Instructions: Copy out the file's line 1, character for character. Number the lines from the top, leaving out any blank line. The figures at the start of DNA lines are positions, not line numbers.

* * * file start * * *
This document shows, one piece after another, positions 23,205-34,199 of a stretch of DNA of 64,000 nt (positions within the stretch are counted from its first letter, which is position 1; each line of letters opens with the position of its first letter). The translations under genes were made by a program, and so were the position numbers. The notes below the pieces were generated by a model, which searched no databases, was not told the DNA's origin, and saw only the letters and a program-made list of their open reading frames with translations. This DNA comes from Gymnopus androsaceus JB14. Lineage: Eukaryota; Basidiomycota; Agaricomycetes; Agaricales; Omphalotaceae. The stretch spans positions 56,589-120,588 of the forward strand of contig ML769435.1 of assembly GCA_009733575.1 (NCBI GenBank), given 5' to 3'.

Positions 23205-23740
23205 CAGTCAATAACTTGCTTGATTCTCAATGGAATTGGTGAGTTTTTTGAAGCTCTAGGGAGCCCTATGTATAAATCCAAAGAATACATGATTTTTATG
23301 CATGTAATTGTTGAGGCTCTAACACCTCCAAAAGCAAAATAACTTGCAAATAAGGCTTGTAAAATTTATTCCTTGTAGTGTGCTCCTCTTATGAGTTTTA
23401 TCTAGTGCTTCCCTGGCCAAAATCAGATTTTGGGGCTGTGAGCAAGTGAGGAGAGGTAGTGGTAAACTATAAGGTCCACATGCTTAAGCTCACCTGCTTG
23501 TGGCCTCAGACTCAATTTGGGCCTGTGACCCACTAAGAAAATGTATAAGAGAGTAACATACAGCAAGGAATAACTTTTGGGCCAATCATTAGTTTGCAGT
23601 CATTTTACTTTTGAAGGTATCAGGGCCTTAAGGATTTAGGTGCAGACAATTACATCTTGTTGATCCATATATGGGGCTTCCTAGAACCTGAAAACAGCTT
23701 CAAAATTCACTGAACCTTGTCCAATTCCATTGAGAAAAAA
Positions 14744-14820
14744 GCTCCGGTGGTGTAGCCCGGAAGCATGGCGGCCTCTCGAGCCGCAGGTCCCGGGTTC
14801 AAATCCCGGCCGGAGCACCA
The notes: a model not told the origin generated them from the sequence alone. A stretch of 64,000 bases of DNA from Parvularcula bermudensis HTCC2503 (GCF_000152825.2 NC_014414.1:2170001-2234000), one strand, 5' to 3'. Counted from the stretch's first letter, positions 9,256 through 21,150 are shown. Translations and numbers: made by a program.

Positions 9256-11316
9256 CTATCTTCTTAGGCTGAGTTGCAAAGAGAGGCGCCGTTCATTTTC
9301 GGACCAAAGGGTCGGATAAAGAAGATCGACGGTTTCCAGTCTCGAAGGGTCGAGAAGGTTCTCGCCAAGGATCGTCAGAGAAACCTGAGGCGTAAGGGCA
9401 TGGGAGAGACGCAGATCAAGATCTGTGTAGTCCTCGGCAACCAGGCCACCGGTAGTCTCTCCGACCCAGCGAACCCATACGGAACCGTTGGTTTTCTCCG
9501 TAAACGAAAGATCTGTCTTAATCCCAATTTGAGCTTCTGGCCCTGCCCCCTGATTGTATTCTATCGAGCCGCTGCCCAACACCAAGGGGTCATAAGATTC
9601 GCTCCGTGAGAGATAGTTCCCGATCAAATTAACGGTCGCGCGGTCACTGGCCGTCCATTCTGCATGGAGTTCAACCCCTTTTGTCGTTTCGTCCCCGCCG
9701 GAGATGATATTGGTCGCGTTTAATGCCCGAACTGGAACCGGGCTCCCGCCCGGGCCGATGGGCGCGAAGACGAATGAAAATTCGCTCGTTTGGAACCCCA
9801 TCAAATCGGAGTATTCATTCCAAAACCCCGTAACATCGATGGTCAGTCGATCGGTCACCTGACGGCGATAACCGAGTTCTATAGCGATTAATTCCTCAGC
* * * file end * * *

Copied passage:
This document shows, one piece after another, positions 23,205-34,199 of a stretch of DNA of 64,000 nt (positions within the stretch are counted from its first letter, which is position 1; each line of letters opens with the position of its first letter). The translations under genes were made by a program, and so were the position numbers. The notes below the pieces were generated by a model, which searched no databases, was not told the DNA's origin, and saw only the letters and a program-made list of their open reading frames with translations. This DNA comes from Gymnopus androsaceus JB14. Lineage: Eukaryota; Basidiomycota; Agaricomycetes; Agaricales; Omphalotaceae. The stretch spans positions 56,589-120,588 of the forward strand of contig ML769435.1 of assembly GCA_009733575.1 (NCBI GenBank), given 5' to 3'.